Jigging Rap®s & Rippin’ Rap®s sporting new color patterns

Rejoice ice anglers, your old standbys are available in new colors! Jigging Rap®s now come in more natural looks and Rippin’ Rap®s sport UV colors previously available only in the smaller Ultra Light line.

Size 05, 06 and 07 Rippin’ Raps are now available in Green Tiger UV, Pink Tiger UV and Redfire Crawdad.

The latter pattern features a dark red back, chartreuse belly, craw-shell lines and gray specks. The Green Tiger UV pattern features a light green back with darker green tiger stripes, white sides, and an orange belly. The Pink Tiger UV pattern features a light yellow back with dark pink tiger stripes, a dark pink head, and a white belly.

The UV colors, previously available only in size 04 — the Ultra Light Rippin’ Rap series — “will be killer on ice-fishing factories with stained water, like Upper Red and Lake of the Woods,” says ICE FORCE® Pro-Staffer Brad Hawthorne, who guides on those frozen waters.

All five Jigging Raps sizes are now available in Redfire Crawdad, Pearl White, Bluegill, Regal Shad, Helsinki Shad and Purpledescent. The Regal Shad pattern features a pinkish-purple back, horizontal chartreuse side stripes and a white belly. The Helsinki Shad pattern features a metallic blue back, horizontal chartreuse side stripes and a white belly. The Purpledescent pattern features a black-and white-speckled purple back, a chartreuse/black nose, pink throat and white belly.

Among the best-ever “go-to” baits for clear to slightly stained water, Jigging Raps “excel in visual appeal to many species of fish,” says ICE FORCE Pro Joel Nelson, a regular on the popular “In-Depth Outdoors” TV show. “That’s why I’m excited to have these new naturalistic color patterns in the Jigging Rap lineup.”

Rippin’ Rap
Featuring flat, skinny sides and a deep-belly profile designed to dive and rip, Rippin’ Raps flutter on the drop with a hard-vibrating action accented by a loud, distinctive BB rattle system. Textured scales and gills with deep-set 3D holographic eyes seal the deal.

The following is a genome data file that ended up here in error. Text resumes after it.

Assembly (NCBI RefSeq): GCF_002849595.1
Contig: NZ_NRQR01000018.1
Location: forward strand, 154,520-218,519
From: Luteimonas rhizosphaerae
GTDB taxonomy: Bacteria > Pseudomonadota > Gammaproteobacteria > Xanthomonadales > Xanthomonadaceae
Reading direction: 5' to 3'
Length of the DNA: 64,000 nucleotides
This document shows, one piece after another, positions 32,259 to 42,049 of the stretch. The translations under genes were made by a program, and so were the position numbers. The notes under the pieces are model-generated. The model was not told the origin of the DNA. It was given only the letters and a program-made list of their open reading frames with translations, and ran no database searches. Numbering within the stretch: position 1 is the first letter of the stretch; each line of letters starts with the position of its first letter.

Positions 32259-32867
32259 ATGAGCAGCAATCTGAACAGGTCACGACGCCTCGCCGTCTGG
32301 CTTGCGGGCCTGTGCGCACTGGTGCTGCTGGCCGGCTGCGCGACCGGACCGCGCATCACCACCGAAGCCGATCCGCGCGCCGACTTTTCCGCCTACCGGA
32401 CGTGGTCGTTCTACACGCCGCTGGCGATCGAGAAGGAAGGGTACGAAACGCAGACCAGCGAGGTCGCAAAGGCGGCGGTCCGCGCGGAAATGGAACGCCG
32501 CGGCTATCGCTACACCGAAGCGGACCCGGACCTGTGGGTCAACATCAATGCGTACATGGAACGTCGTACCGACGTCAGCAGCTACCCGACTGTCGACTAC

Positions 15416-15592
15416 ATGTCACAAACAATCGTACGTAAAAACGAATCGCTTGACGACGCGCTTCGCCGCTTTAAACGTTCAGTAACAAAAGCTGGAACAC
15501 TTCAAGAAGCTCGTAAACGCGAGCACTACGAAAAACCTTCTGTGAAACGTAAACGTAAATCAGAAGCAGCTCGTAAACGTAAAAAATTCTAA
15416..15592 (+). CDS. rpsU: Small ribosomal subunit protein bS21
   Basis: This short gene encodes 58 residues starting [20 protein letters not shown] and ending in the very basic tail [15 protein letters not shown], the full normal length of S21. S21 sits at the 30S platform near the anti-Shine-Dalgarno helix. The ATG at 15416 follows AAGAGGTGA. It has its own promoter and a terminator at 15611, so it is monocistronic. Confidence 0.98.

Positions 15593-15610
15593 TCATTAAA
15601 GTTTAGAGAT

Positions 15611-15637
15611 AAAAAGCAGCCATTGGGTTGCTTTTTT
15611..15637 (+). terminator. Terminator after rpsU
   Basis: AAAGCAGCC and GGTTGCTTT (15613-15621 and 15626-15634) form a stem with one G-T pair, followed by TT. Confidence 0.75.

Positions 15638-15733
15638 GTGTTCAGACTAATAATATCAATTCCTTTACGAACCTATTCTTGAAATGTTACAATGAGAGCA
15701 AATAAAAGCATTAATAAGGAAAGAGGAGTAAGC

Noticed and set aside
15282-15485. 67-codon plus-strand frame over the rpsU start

To catch walleyes, drop a Rippin’ Rap over hard-bottom areas, first giving the bait three big rips and then shaking it in place ever so slightly, Hawthorne instructs. The initial rips will call in fish; the subtle shaking will trigger bites. The correct stroke is slight so it does not rattle the otherwise noisy bait.

Hard-bottom areas feature clam beds, zebra mussel beds, bedrock or hard clay. Such spots are relatively easy for anglers to locate with maps and electronics, Hawthorne says.

While the new UV colors often work best in stained waters, Hawthorne suggests stocking up on Rippin’ Raps in the more natural color patterns as well — especially if you will also be fishing water bodies with clearer water, like Mille Lacs.

“You’ll know when you don’t have the right color on,” he says. “You’ll do everything right and these fish will actually come up and bump the lure with their mouth closed if you don’t have the right color. … So if you get that happening, one time, yeah, you might have missed him; two times, you need to change up color. Because that fish isn’t opening up his mouth. He’s bumping that lure because he doesn’t know what it is.”

Fish Rippin’ Raps on 6-pound-test Sufix® Ice Magic® Mono. But don’t tie directly to your main line, Hawthorne advises. “That’s really key, or you’ll mess up a whole spool of line with this tactic,” he says. First, cut an 18-inch leader from the main line and tie it to a small swivel. Then tie your leader directly to a tiny quick clip. Attach the clip not to the split ring on the Rippin’ Rap, but to the keeper that the split ring is attached to. This will prevent the back end of the hook from coming up and grabbing the line.

Jigging Rap Really Shine In Clear Water
Weighted and balanced to perfection, Jigging Raps simulate the erratic characteristics of a wounded baitfish better than any other lure under the ice. They also “cover a lot of real estate,” Nelson notes. “They can swim off to the sides and cover some ground, while behaving very naturally in helping to corral circling fish,” he explains.

Although Jigging Raps are simple to use, “guys fish it wrong all the time,” says Tom Neustrom, a Freshwater Fishing Hall of Fame guide. Mistakes include lifting it too high and moving it too much.

“With all winter baits, you have to stop the bait sometimes, don’t constantly move it,” Neustrom instructs. “Especially when the fish comes in and he’s looking at that thing and you see him on your flasher. You gotta stop that bait and let it sit there right in front of him and shake it. And then stop it. They can’t stand that.”

Always tie a Jigging Rap to a leader line attached to your main line by barrel swivel. “Otherwise, its going to twist your line,” Neustrom explains. Three feet is a good leader length.

Another tip? Don’t raise your Jigging Rap too far above the fish, Neustrom says — “They want something that’s right in front of them.” He and Nelson both usually tip Jigging Rap belly trebles with minnow heads.

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